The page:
VLCC Spot Rates: A Rare Bright Spot
July 12, 2013
Dirty tanker rates are in a well-documented and, for owners, tiring slump that leaves earnings levels well below their peaks seen almost five years ago now. VLCC rates have arguably been hit the hardest from peak to trough, although that provides little to no consolation to other vessel classes. In a rare bright spot for the sector, rates for several spot VLCC voyages have bounced in the past week. Worldscale rates for the voyage from the Persian Gulf to the US Gulf (TD1), which have languished in the teens for much of 2013 thus far, threatened to break into the thirties before seemingly plateauing in the high twenties for the first time since a brief spell last fall.
 
Policy Changes Could Affect South Korean Tanker Demand
July 05, 2013
Effective July 1st, South Korea, the fifth largest buyer of crude cargoes in the world, confirmed the elimination of tax rebates on refined product exports sourced from countries with which they shared a free-trade agreement (FTA). While this move will likely negatively impact the amount of crude oil South Korea imports from the North Sea, it should not be too detrimental to the South Korean demand for tankers as a whole due to the relatively small market share of North Sea crude. And although this policy change will dampen tanker movement from the North Sea to South Korea, another newly implemented policy favoring non-Middle Eastern crude oil could balance out or even overtake the demand negatives associated with the change.
 
A Crack in the Wall
June 28, 2013
Over the last decade, China’s consumption of oil has grown more rapidly than any other nation. Its lead has single handedly supported incremental demand for VLCCs as it has risen to the second largest consumer of oil in the world. As a result, Chinese oil companies control about 35% of the VLCC market between spot and term charters. While this market share is up significantly over the past decade, it has held steady for the past few years, reflecting what is now perhaps the slowing growth of China’s oil markets and its economy as a whole.
 
Will Turbulence in Financial Markets Impact Tankers?
June 21, 2013
Marine Money Week made its annual appearance in New York this week, and everyone from owners to brokers to capital markets professionals were there to discuss where opportunities to capitalize on the current state of shipping markets might exist. The theme of the week was “Risk On,” which is typically indicative of bullish sentiment driving investors to venture out along the risk spectrum on the notion that risk is underpriced in the market. Risk was anything but “on” in the broader financial markets this week, though, and there were pronounced implications for oil prices, which fell sharply across the board.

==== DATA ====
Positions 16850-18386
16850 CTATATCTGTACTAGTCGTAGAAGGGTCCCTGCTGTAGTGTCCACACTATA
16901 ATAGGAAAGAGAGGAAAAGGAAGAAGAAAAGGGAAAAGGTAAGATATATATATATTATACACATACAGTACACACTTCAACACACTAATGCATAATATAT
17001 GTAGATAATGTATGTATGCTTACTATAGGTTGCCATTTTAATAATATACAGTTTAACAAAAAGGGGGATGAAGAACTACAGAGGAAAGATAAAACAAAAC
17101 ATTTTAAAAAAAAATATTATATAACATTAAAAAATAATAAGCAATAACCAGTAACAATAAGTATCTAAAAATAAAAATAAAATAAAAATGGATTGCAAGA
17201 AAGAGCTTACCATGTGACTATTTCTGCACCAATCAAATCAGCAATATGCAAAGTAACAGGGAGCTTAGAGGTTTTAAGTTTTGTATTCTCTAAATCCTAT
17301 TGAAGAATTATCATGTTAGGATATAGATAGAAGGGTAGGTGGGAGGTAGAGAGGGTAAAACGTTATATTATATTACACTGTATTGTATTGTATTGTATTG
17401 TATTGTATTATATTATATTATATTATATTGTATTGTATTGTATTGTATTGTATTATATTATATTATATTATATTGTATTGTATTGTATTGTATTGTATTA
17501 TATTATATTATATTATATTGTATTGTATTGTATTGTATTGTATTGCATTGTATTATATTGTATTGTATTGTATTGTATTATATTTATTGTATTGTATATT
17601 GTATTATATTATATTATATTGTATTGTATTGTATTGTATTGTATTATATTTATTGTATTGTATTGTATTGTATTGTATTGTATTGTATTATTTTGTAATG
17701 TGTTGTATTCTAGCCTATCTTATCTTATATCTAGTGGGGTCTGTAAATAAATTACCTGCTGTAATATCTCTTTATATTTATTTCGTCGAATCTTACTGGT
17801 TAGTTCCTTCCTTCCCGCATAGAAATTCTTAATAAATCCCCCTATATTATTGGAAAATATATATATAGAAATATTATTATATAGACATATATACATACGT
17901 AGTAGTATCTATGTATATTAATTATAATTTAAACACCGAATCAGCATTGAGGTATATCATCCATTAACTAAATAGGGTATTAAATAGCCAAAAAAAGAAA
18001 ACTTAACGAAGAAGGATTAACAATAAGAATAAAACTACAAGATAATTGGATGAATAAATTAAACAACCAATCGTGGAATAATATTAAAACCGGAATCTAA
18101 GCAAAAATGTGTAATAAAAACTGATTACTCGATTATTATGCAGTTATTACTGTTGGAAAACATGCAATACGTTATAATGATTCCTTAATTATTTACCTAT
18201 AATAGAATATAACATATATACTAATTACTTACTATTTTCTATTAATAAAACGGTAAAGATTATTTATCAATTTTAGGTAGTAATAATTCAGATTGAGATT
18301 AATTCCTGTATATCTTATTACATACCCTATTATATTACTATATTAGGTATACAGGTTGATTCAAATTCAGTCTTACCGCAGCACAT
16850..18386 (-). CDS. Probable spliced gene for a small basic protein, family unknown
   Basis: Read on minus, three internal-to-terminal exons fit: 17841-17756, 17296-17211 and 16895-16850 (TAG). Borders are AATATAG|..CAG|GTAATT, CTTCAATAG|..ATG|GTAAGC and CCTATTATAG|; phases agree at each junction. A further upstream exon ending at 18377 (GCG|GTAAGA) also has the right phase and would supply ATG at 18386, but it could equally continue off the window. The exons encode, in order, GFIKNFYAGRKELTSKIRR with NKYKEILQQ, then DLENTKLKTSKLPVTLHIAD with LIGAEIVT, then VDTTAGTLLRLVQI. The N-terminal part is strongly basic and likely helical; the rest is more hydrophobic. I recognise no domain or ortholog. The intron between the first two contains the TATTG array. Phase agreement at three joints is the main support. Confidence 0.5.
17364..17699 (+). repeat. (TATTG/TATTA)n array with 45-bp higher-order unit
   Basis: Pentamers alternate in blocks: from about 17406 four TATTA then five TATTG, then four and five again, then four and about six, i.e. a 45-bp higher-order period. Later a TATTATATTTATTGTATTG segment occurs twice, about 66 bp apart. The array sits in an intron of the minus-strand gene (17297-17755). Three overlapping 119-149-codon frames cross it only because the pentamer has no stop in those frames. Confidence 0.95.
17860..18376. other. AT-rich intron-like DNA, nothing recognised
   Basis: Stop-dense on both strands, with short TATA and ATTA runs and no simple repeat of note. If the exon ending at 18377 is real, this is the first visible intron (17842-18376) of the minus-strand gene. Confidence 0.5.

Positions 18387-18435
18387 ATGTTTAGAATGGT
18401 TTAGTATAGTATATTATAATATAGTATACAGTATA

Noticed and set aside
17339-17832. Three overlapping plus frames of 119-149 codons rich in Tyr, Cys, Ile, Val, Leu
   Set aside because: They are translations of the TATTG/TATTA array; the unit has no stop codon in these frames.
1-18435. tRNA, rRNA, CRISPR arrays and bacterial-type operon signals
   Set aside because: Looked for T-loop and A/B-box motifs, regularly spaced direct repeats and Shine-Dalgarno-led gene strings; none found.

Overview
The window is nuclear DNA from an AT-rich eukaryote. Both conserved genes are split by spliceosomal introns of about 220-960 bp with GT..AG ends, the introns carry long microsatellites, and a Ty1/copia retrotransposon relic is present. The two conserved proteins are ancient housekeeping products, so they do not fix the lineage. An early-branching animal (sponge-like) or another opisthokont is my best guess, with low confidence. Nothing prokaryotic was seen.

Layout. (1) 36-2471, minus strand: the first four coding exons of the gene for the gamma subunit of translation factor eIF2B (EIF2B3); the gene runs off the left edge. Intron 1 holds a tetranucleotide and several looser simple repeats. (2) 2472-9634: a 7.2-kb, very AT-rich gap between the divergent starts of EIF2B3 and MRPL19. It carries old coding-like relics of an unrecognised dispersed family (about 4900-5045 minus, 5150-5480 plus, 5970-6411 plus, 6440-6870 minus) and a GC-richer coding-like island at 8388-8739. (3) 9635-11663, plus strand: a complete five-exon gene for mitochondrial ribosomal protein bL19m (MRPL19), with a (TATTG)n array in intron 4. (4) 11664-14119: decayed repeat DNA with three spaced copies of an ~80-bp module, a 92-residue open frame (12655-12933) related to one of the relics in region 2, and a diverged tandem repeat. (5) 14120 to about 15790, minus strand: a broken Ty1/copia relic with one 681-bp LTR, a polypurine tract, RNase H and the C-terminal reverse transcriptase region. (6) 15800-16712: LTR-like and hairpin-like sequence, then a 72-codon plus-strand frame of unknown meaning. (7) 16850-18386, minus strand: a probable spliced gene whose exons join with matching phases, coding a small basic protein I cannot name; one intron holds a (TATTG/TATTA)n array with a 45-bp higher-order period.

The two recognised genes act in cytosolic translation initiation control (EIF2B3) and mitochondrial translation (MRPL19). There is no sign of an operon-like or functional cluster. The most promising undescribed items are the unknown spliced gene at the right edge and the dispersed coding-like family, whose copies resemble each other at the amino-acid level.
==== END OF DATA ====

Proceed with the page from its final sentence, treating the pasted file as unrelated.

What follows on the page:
Russian Crude Runs and Transportation Optionality Cut Baltic Exports
June 14, 2013
Russia, an original member of the BRICS group of emerging markets, has experienced renewed post-financial crisis macroeconomic growth, though not at the same clip as some of its peers. This growth has led to increased domestic demand for clean products. At the same time, Russia’s refinery infrastructure is notably inefficient. For example, IEA recently wrote that “if Russia had used energy as efficiently as comparable OECD countries in each sector of the economy in 2008, it could have saved more than 200 million tonnes of oil equivalent, equal to 30% of its consumption that year.”
 
The Sun is Rising in the West: US Exports Steal the Spotlight
June 07, 2013
In 2008, it was difficult to envision the developments in exploration, production and the resultant impacts on trade that would come to characterize the tanker market just five years later. For the majority of the past decade, all eyes have been set on China and rightfully so. For all intents and purposes, the emerging market nation’s rapid crude oil consumption growth was the singular driving force for ton‐mile demand. Prospects for VLCCs looked bright. The West was obsolete.